The raw dog food diet is a new trend that has taken the pet industry by storm. Whether you have a fur baby that has a sensitive stomach or you are choosing a raw diet for health reasons, there are some recipes you can try at home.
Sure, there are raw dog food commercial companies that guarantee to provide your pooch with well-balanced meals, but nothing gives an attentive pawrent more peace of mind then taking a hands-on approach to preparing meals for their pets.
Let’s explore some recipes for homemade dog food and discuss the benefits to make sure this is the right course of action for your pup.
Benefits of Raw Dog Food
It all boils down to their ancestral diet. Your little pooch’s ancestors have lived and thrived on raw diets for as long as recorded history has existed. Australian vet Ian Billinghurst proposed the concept of incorporating this diet for our domesticated hounds.
His argument was largely centered on the fact that commercial dog food is heavily processed and does more harm than good for our canines. While there isn’t much debate surrounding this fact, people still wonder whether is a raw diet needed.
Benefits of introducing a raw diet to your pooch includes the following:
Healthy Skin and Coat
More essential nutrients are absorbed from their meals when minimal processing is involved. A lot of healthy fats and acids are therefore available which contribute to a shinier coat and healthier skin.
An unhealthy digestive system could have detrimental effects on the rest of the body. The introduction of a raw food diet won’t add stress to your pup’s digestive system. Many dogs with the runs or who have trouble taking in kibble will do well on a raw diet.
They Get the Most out of Each Meal
As we know, since it’s the same for human food, heavy processing can strip the ingredients of quality nutrients. Not only that, but the composition can change as well. This is not the case with raw food. A meal with fully raw ingredients will ensure your dog gets all of the fresh nutrients.
When none of those processes are involved in your dog’s food, you know your fur baby will be getting the optimal nutrition.
Kibble can really dry your dogs out, which is why they always need a full water bowl on hand. However, the high moisture content in raw food will make sure your pooch is always hydrated and reduce the risk of certain ailments and lighten the load on his kidneys.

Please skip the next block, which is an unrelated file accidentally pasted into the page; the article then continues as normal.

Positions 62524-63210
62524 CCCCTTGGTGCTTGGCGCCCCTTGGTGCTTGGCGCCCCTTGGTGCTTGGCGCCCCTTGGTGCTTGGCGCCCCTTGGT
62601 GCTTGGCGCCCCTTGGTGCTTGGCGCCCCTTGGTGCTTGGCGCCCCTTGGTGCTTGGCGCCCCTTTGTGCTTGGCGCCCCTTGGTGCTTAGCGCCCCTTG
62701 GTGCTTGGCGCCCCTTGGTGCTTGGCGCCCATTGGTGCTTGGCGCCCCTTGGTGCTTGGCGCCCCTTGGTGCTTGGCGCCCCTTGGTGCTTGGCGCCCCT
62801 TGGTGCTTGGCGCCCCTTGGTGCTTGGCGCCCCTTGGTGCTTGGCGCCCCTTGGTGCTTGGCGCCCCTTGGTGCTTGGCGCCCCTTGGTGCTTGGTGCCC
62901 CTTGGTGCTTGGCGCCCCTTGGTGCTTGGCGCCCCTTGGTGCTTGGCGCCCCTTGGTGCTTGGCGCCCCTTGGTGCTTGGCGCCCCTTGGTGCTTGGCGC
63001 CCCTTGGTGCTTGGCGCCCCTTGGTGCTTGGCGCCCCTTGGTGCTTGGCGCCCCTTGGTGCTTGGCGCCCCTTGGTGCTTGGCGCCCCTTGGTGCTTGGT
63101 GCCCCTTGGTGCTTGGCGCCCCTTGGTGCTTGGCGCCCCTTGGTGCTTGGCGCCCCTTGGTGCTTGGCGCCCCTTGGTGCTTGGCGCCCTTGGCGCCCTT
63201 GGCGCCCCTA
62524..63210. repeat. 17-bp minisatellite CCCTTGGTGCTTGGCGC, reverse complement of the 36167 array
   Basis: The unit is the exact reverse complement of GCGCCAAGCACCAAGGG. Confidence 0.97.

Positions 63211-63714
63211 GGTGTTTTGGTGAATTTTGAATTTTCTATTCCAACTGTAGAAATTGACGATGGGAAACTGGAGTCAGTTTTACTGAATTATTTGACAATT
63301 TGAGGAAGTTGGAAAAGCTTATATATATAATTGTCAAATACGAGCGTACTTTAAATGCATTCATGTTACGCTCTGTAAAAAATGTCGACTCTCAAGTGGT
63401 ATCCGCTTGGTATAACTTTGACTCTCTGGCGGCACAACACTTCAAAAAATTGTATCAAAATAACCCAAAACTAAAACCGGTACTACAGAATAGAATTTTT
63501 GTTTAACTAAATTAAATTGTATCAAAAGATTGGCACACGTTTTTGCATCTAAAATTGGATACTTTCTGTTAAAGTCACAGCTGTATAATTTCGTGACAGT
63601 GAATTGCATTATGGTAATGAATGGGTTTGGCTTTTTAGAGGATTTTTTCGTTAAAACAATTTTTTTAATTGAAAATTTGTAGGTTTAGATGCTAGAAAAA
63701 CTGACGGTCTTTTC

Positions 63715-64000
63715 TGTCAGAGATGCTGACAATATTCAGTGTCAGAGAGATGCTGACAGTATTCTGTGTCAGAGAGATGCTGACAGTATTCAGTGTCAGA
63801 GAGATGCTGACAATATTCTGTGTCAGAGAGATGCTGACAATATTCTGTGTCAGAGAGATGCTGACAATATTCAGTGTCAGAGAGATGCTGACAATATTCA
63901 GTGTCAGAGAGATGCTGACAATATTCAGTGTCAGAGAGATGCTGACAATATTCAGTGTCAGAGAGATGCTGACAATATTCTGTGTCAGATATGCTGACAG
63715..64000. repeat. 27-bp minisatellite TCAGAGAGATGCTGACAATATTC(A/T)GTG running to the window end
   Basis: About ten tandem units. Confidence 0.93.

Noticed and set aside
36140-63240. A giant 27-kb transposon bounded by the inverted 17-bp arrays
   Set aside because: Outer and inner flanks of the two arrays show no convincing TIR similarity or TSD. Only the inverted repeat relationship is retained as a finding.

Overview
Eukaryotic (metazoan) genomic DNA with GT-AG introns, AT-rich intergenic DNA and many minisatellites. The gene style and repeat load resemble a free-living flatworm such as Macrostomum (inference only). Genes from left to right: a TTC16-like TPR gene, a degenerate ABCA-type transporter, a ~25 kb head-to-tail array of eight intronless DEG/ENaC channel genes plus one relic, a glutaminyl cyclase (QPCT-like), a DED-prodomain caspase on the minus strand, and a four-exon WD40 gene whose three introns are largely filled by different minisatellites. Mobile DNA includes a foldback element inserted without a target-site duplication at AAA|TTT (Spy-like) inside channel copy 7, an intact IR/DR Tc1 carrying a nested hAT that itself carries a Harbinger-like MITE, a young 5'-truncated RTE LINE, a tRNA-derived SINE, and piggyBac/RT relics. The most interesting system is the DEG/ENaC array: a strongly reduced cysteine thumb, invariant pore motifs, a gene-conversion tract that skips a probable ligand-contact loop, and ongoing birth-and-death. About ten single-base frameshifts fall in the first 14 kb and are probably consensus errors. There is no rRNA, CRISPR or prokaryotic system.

You may see wet dog food also boast of these benefits but they are still lower on the nutritional ladder compared to raw food.
Why Go Homemade?
Sure, there are commercially available raw dog foods, but do you really know what’s in the diet 100%? Raw food claims to benefit dogs with digestive issues, allergies and more, but to do that they need to be made with care. Who better to do that than a loving pawrent?
You will be able to take the time to only include what’s good for your dog and be sure that only safe ingredients are going in.
What to Consider When Making Homemade Raw Dog Food
There are a few things you need to consider before creating the perfect recipe for your dog.
Your dog’s age will contribute to the amount and affect the overall recipe. Older dogs may need more joint protection while young pups will thrive off tons of protein for growth.
The breed is also a crucial point to consider. Puppies will need more calcium and phosphorus with large breeds needing more for joint protection well into adulthood. Typically, as an adult, your dog would need a balanced ratio of 1:1 of calcium and phosphorus.
How is your dog doing health-wise? It’s easier if your pooch is 100% healthy, but a lot of dogs go into the raw diet with illnesses such as diabetes and digestive issues. Take into consideration the health concerns your pup presents and tailor the ingredients accordingly.
It’s an acronym! Don’t worry, we aren’t going to actually make your dog barf. BARF stood for Bones And Raw Food but has now been altered to stand for Biologically Appropriate Raw Food. Basically, the concept adheres to the logic that dogs benefit from an ancestral diet.
It isn’t really a diet but more of a guideline for what you should include in your recipe, taking all factors into consideration.